Know your customer & Market Intelligence
Exhausted by the time-consuming demands of Know Your Customer (KYC) processes, corporate decision-makers have made clear their continued discontent with onboarding issues.
Do you know your customer & business partners?
You better do, if you’re a financial institution (FI), corporate or you’ll face possible fines, sanctions and maybe even media ridicule if you do business with a money launderer or terrorist. More importantly, it’s a fundamental practice to protect your entity from fraud and losses due to illegal funds and transactions.
What is KYC?
Knowing your customer (KYC) is critical to your business to mitigate external risks and safeguard your company’s brand and financials. For example, KYC is critical for banks to comply with Anti-Money Laundering reporting standards. KYC is the banks way of taking ownership of all funds placed for deposit under their care while establishing rapport with the client. Objective here is to validate the identity, profile and reputation of an individual or a business entity.
How does your third party “KYC” helps you?
- Establish individual/businesses identity
- Understand the nature of the business activities
- Legal records for future discrepancies arbitration or litigations.
- Assess risks associated with individual/businesses through due diligence & monitor them.
What are KYC Documents?
KYC documents are used to verify an individual or company’s financial authenticity. If you are an Individual, you would need to submit:
- Personal ID proof
- PAN Card
- Voter’s ID
- Driving License
- Address proof
- Aadhaar Card or Aadhaar Letter
- Ration Card
- Utility Bills
- Other Government Issued ID card
If you are a business (entity) the you would need this
|Memorandum and Articles of Association (if Company)|
|Partnership Deed (if Partnership)|
|Statutory Registration Certificate|
|SSI Certificate (if any)|
|EPFO/ESIC Challans for last 12 months|
|Receipt Direct/Indirect Taxes Paid in last 12 Months|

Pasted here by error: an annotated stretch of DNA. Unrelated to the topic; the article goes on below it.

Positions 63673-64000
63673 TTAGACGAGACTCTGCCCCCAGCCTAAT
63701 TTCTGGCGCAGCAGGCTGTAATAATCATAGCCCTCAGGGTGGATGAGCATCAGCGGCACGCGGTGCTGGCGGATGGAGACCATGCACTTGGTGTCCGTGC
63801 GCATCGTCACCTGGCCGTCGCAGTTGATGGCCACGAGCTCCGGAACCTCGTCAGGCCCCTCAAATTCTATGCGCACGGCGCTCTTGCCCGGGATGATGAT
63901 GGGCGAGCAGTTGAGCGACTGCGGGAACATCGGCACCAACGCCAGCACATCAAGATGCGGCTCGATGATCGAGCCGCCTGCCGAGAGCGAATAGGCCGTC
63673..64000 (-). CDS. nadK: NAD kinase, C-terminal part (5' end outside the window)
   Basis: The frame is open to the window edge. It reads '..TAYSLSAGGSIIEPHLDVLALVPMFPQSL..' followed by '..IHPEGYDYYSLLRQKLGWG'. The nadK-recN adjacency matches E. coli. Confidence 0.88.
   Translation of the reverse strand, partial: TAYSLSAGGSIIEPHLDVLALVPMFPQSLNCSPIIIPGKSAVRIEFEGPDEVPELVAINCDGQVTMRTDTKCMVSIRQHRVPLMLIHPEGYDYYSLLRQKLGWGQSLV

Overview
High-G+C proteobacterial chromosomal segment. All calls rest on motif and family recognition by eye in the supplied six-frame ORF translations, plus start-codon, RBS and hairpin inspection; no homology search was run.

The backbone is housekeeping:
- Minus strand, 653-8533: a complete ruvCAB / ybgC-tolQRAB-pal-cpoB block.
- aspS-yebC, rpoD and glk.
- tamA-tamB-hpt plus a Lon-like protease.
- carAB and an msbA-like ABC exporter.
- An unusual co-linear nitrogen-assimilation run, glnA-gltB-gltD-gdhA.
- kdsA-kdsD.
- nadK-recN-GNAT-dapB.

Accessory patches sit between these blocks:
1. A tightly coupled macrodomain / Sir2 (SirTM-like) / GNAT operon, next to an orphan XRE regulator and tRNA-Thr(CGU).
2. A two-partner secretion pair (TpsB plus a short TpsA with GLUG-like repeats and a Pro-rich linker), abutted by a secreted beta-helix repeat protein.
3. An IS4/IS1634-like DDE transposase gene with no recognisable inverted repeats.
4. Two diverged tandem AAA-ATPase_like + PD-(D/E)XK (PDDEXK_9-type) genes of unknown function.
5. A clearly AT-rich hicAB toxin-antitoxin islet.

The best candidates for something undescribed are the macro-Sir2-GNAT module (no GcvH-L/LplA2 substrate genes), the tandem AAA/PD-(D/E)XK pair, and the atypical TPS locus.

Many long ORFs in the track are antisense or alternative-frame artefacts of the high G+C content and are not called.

|Tax Payer Identification No|
|Excise Control Code No.|
|Central Sales Tax registration certificate|
|Local Sales tax registration certificate|
|Bankers Authentication Letter (If applicable)|
|Detailed Audited financials for last three accounting years (Profit & Loss A/C, Balance Sheet, Schedules and Notes to Accounts)|
|Audit report for the latest Financial year|
The Regulator mandates that any individual conducting financial transactions needs to have their identity verified. As a provision in the Companies Act, it’s designed to limit money laundering, terrorism funding, corruption and other illegal activities. The desired outcome is that businesses accurately identify their customers:
A critical element to a successful risk assessment, both on the institutional level and on procedures for each account. It’s up to the individual institution to determine the exact level of risk and policy for that risk level.
Key challenges Businesses face when it comes to making KYC work
The regulations governing KYC requires the synchronisation of numerous processes as well as roles and responsibilities, which on the whole, can be a complex and extensive undertaking. Among the common challenges financial institutions encounter in their efforts to establish/maintain an effective KYC programmes include:
- Risk in misinterpreting regulators’ guidelines – may lead to compliance gaps.
- Lack of communication between business units/departments – may lead to inconsistent and unconsolidated data, thus resulting in weak/unreliable customer intel.
- Manual processes in the due diligence life cycle are vulnerable to human errors – may have a far-reaching effect if left unnoticed; this include assigning the wrong risk rating to clients, as judgement is subjected to the analysts’/decision makers’ individual interpretation of the matter.
Leveraging on technology to improve the effectiveness of KYC
The accuracy of the clients’ profile and data is highly crucial towards achieving the objective of KYC. This is where technology comes in – to enhance data precision and also to improve the turnaround time needed. Among the popular digital solutions that financial institutions use are:
- Real time screening technology – to assist in the cross-checking of clients’ details against regulators’ watch lists.
- Data analytics – to provide an analysis and a consolidated view of the data across various business functions.
- Workflow management systems (WMS) – to automate manual processes.
In addition to meeting regulators’ compliance demands, there’s also a growing need for financial institutions to leverage on new FinTech solutions to further optimize their KYC programmes and better differentiate themselves from the competition; especially in the areas of expediting clients’ onboarding process, minimising cost and the duplication of effort, and most importantly, bolstering security and safeguarding their reputation as well as the integrity of their systems from being involved in money laundering activities/financial crimes.